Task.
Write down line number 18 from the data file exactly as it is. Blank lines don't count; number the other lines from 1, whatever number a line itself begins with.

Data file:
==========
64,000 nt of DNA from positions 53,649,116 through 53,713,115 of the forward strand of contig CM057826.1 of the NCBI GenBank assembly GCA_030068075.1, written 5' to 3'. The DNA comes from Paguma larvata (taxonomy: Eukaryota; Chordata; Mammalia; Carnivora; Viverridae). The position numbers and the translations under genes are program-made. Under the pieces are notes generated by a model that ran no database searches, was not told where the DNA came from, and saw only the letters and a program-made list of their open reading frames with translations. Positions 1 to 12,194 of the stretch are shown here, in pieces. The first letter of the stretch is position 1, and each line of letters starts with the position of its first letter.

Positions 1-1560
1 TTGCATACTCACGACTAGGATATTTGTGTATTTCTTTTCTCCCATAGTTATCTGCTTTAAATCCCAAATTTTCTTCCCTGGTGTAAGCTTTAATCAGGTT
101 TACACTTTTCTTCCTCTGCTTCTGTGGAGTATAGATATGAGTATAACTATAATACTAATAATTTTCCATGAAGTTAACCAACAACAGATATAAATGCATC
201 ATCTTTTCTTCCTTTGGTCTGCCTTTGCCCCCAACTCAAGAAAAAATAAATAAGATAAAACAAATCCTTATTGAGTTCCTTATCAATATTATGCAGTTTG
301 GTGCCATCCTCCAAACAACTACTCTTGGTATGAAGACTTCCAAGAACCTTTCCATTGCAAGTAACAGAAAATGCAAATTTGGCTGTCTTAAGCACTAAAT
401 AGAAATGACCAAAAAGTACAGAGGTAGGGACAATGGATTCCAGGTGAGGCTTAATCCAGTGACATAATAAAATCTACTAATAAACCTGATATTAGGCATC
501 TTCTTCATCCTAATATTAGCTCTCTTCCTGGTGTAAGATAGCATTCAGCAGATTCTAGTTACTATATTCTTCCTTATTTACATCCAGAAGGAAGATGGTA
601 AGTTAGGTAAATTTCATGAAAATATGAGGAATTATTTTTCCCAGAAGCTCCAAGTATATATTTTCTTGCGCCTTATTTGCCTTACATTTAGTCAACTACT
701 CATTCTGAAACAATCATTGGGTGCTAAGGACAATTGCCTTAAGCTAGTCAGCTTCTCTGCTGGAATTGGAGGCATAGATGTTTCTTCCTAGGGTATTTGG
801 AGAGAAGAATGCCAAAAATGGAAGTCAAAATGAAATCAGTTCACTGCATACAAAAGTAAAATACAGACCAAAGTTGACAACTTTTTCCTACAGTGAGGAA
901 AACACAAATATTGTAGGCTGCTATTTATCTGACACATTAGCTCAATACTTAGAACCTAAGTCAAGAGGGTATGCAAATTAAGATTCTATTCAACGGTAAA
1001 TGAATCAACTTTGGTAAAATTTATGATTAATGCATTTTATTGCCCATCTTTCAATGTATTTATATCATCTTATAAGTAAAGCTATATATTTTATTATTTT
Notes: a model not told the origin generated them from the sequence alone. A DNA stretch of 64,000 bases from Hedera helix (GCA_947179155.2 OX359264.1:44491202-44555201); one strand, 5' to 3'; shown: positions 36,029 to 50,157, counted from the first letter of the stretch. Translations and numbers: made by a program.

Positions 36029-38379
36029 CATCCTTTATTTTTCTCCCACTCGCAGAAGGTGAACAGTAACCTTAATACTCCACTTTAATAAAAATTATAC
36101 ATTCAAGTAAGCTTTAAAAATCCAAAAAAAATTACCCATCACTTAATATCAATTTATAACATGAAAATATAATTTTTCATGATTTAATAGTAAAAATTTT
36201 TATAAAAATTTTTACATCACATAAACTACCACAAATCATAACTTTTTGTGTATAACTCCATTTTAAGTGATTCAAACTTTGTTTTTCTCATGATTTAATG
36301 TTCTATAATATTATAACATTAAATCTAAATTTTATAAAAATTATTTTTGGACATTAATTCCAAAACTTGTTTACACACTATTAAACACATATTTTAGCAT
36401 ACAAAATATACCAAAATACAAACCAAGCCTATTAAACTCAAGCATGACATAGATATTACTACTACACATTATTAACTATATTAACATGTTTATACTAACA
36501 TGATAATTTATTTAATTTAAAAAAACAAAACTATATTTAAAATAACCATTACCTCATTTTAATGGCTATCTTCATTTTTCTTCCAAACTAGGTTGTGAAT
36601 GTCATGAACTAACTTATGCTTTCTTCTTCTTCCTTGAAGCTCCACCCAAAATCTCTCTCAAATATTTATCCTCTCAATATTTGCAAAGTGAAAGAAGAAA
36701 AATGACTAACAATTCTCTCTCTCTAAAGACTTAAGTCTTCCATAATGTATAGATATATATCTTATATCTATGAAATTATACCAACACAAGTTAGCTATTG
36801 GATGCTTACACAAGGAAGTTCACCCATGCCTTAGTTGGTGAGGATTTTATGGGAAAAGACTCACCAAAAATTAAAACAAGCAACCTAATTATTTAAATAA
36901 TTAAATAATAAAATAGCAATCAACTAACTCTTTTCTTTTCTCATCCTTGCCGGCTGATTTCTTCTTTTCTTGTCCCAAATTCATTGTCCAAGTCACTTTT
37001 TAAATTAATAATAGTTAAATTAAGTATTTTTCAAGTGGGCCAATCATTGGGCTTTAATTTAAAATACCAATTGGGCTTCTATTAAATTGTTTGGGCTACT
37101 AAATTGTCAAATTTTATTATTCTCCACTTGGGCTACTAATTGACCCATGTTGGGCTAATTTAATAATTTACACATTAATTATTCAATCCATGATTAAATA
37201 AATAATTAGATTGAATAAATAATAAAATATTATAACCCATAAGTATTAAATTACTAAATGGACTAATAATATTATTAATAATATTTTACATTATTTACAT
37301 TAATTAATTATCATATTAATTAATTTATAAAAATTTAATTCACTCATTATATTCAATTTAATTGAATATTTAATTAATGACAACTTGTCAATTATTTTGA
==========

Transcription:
36201 TATAAAAATTTTTACATCACATAAACTACCACAAATCATAACTTTTTGTGTATAACTCCATTTTAAGTGATTCAAACTTTGTTTTTCTCATGATTTAATG